Law Library of Congress Launches International Tribunals Web Archive
International tribunals have been around for some time, but the creation of international courts and tribunals to deal with international crimes is a relatively recent occurrence, with the first international criminal tribunal established just after World War II. The Max Planck Encyclopedia of Public International Law defines “international courts and tribunals” as ”permanent judicial bodies made up of independent judges which are entrusted with adjudicating international disputes on the basis of international law according to a pre-determined set of rules of procedure and rendering decisions which are binding on the parties.”
In order to organize and manage digital content available on international courts and tribunals, the Library of Congress Web Archiving Team and the Law Library of Congress recently launched an “International Tribunals Archive” (ITA).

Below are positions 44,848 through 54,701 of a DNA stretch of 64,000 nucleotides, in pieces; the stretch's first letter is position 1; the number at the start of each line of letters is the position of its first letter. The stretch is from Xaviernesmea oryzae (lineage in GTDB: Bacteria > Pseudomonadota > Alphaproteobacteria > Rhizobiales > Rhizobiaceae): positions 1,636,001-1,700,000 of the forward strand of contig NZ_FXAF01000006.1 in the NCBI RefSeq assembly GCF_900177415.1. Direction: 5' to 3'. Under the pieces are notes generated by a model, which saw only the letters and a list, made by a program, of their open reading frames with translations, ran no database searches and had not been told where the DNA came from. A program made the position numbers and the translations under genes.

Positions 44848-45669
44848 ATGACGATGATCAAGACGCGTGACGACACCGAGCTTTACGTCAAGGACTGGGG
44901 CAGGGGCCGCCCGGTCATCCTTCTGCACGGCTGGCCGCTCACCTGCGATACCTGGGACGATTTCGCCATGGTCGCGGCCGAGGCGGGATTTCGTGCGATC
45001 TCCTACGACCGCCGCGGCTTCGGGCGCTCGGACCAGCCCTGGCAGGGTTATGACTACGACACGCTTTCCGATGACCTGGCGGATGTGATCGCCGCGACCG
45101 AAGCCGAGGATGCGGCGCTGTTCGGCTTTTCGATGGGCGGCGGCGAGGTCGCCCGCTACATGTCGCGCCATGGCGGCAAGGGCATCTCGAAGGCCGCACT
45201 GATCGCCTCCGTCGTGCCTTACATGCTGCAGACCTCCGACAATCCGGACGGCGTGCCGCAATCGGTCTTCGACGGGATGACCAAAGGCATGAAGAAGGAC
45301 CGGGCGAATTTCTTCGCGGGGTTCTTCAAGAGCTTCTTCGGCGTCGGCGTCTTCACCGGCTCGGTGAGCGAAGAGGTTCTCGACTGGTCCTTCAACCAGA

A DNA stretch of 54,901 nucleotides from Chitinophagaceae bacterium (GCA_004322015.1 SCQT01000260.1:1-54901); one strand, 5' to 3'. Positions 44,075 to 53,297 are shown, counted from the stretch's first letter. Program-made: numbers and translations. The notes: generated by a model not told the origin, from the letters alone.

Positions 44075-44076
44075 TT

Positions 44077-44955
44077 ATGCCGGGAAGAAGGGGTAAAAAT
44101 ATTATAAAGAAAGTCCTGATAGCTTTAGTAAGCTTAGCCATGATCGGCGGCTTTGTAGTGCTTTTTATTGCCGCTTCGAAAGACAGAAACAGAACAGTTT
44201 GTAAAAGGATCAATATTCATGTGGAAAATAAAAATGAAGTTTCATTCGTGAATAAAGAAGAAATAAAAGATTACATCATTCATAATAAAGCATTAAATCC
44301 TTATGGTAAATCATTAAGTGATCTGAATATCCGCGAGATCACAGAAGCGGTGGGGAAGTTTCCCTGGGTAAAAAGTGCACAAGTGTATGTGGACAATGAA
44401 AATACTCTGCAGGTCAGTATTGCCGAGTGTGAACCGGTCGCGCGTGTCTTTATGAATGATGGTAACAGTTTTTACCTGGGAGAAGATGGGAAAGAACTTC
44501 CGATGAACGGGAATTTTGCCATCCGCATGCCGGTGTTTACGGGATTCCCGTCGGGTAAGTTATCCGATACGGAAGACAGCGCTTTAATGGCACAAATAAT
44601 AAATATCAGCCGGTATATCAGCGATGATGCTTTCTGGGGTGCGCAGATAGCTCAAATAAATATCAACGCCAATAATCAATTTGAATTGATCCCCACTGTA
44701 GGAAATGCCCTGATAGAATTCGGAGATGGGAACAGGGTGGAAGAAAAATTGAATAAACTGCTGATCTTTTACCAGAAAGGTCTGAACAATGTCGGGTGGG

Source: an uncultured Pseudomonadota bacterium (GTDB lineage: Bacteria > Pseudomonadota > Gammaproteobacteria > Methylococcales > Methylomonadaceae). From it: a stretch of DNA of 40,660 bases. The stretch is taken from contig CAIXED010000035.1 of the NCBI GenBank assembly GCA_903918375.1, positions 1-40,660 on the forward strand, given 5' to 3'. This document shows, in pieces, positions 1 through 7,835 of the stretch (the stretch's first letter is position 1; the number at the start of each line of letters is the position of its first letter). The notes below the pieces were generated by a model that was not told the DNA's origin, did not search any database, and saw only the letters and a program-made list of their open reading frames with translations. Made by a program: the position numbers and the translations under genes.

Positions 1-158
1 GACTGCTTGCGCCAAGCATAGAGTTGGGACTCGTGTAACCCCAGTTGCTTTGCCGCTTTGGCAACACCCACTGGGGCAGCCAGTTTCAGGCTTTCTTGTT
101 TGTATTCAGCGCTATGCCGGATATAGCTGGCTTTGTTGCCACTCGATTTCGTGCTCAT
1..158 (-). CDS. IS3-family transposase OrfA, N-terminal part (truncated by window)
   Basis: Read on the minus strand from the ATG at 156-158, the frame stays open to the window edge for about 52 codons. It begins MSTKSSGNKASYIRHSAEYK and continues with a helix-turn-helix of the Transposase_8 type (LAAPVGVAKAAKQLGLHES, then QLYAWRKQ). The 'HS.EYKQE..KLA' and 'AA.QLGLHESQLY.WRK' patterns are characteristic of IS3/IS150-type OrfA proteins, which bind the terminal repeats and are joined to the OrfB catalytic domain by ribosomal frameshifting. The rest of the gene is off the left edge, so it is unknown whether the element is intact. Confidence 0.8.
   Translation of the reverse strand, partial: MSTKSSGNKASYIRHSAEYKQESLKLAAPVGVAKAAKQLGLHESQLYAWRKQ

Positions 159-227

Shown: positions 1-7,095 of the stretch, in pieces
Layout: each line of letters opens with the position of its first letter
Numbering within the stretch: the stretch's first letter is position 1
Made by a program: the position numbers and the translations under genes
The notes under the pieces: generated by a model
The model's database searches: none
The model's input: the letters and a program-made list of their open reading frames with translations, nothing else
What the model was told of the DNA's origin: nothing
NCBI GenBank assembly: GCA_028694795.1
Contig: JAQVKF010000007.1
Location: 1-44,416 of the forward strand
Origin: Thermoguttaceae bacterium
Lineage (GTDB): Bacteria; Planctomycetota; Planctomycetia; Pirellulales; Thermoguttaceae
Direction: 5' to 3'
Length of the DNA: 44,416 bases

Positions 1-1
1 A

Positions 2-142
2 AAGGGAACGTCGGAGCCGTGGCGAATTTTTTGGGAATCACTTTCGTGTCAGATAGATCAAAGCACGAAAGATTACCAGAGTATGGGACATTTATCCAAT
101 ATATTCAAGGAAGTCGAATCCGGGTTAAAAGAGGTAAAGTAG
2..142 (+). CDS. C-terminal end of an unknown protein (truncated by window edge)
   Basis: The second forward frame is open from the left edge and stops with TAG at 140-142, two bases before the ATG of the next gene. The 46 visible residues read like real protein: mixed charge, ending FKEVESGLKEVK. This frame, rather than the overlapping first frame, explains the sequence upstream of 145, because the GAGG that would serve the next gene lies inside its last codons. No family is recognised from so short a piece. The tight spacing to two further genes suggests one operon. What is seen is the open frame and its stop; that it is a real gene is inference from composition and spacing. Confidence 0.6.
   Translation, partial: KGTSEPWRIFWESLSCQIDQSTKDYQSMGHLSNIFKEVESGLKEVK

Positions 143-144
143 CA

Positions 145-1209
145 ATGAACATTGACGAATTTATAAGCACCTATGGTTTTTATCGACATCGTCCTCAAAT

The ITA is an archive with the purpose of digitally storing relevant websites hosting information about the most important international tribunals created since World War II for researchers today and in the future.
About Gary Price
Gary Price (email@example.com) is a librarian, writer, consultant, and frequent conference speaker based in the Washington D.C. metro area. He earned his MLIS degree from Wayne State University in Detroit. Price has won several awards including the SLA Innovations in Technology Award and Alumnus of the Year from the Wayne St. University Library and Information Science Program. From 2006-2009 he was Director of Online Information Services at Ask.com. Gary is also the co-founder of infoDJ an innovation research consultancy supporting corporate product and business model teams with just-in-time fact and insight finding.